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Understanding Statistical Process Control as a Pharmaceutical Manufacturing Technician

Professional technologist using tablet in production plant checking productivity and quality.

In pharmaceutical manufacturing, maintaining high standards of quality control is extremely important. One of the ways manufacturers achieve this is through statistical process control (SPC), which is the application of statistical methods in order to improve quality control in manufacturing process. By employing SPC procedures, a pharmaceutical manufacturing technician can observe, monitor and record things like variability and help achieve continuous improvement.

SPC is extremely important for ensuring that pharmaceuticals are kept safe and consistent. If you’re considering a career as a pharmaceutical manufacturing technician, read on to learn more about SPC and why it matters.

Why Does a Pharmaceutical Manufacturing Technician Need to Understand SPC?

Because of strict regulations and consumer expectations, pharmaceutical companies need to ensure their products meet the highest standards of quality. It remains, after all, an industry that transforms and saves lives. As a pharmaceutical manufacturing technician, you’ll be responsible for operating equipment, adjusting different controls, monitoring process equipment, performing tests, and recording data while always adhering to GMP (good manufacturing practices) requirements.

Two Pharmaceutical Factory Workers Wearing Protective Work WearAs a pharmaceutical manufacturing technician, you’ll play an important part in SPC

You’ll also be responsible for carrying out statistic process control, which you’ll learn about in your pharmaceutical manufacturing program. The reason this is so important is that with SPC you can verify that a pharmaceutical manufacturing facility’s various processes are working as expected. Based on the data you record and the tests you perform in your role as a pharmaceutical manufacturing technician, you can quickly spot any deviations or problems and correct them.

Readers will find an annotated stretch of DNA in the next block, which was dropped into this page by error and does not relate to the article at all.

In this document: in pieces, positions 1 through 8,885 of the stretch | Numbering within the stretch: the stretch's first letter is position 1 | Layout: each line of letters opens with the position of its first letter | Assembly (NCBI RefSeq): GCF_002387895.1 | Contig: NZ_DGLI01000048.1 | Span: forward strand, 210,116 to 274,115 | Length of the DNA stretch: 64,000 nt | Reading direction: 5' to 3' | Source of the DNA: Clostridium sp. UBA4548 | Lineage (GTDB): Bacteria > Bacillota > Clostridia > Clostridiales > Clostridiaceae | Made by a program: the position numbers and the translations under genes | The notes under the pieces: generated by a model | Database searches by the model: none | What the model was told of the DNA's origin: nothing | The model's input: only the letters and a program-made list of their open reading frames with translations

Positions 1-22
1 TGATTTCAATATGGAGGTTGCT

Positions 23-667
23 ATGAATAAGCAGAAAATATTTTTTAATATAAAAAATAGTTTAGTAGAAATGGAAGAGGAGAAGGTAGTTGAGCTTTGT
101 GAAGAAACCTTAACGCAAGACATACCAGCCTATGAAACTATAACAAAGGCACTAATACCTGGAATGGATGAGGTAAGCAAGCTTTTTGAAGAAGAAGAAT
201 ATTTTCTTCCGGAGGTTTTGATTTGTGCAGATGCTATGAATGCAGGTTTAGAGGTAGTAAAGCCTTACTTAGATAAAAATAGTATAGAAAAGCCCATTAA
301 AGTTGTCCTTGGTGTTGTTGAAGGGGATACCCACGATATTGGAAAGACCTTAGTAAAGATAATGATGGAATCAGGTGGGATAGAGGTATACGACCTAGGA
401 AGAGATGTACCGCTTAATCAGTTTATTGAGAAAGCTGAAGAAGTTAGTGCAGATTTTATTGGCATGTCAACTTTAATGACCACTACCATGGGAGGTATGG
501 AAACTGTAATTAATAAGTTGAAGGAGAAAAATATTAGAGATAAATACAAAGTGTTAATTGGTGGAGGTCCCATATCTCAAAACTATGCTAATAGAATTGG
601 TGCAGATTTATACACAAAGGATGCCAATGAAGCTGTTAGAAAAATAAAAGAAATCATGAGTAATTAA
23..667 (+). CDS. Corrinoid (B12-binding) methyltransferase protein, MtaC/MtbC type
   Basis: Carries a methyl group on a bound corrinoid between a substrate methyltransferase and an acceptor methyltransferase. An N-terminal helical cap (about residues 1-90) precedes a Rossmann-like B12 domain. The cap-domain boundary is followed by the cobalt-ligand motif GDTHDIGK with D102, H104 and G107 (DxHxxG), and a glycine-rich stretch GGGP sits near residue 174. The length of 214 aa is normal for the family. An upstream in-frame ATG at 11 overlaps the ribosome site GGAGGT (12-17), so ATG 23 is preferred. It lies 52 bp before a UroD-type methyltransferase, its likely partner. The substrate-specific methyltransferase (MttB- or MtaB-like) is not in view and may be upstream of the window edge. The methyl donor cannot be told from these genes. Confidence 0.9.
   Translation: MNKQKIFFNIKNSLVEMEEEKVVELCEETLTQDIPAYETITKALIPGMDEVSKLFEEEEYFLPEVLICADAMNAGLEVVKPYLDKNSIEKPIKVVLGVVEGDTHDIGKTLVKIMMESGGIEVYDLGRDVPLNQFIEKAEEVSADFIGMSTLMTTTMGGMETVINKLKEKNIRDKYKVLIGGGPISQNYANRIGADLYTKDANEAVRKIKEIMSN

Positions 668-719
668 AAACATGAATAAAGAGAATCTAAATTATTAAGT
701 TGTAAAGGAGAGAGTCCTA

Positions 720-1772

The Control Chart Is a Common Feature of Statistical Process Control

In order to effectively accomplish these tasks, you’ll often depend on SPC tools like the control chart. The control chart is one of the most recognizable SPC tools. Developed in the early twentieth century by Walter Shewhart of Bell Labs, the control chart allows the observer to determine whether a manufacturing process is fully under control. With a control chart, you can use data and statistics to determine if anything seems out of the ordinary or requires further attention.

Through the use of control charts and other SPC tools, manufacturers can much better predict how a product will turn out at the end of the manufacturing process. This ensures that there is little variation between different individual products that are produced using the same manufacturing process. Maintaining that high standard of consistency is especially important in the pharmaceutical industry given that even small deviations could have potentially significant health impacts on people.

SPC Has Significant Advantages Over Other Types of Quality Control

One aspect of SPC that is especially important is that it places a strong emphasis on uncovering and preventing problems early. The use of statistics and data can point to unseen issues that can then be corrected before they become serious problems.

Technologist using laptop for entering test results while sitting in the lab. In background his assistant testing cosmetic products.With SPC you can help detect and prevent problems early on

As a pharmaceutical manufacturing technician, you should know that this emphasis on early detection gives SPC an advantage over other quality control processes. For example, while inspections of manufacturing facilities are also very important, such inspections tend to focus on correcting problems after they have occurred. With SPC, you can help ensure problems are prevented beforehand, which helps keep pharmaceuticals safe and ensures the manufacturing process runs smoothly.

Are you looking to pursue a new career?

Check out Oxford College’s pharmaceutical manufacturing course to learn more!

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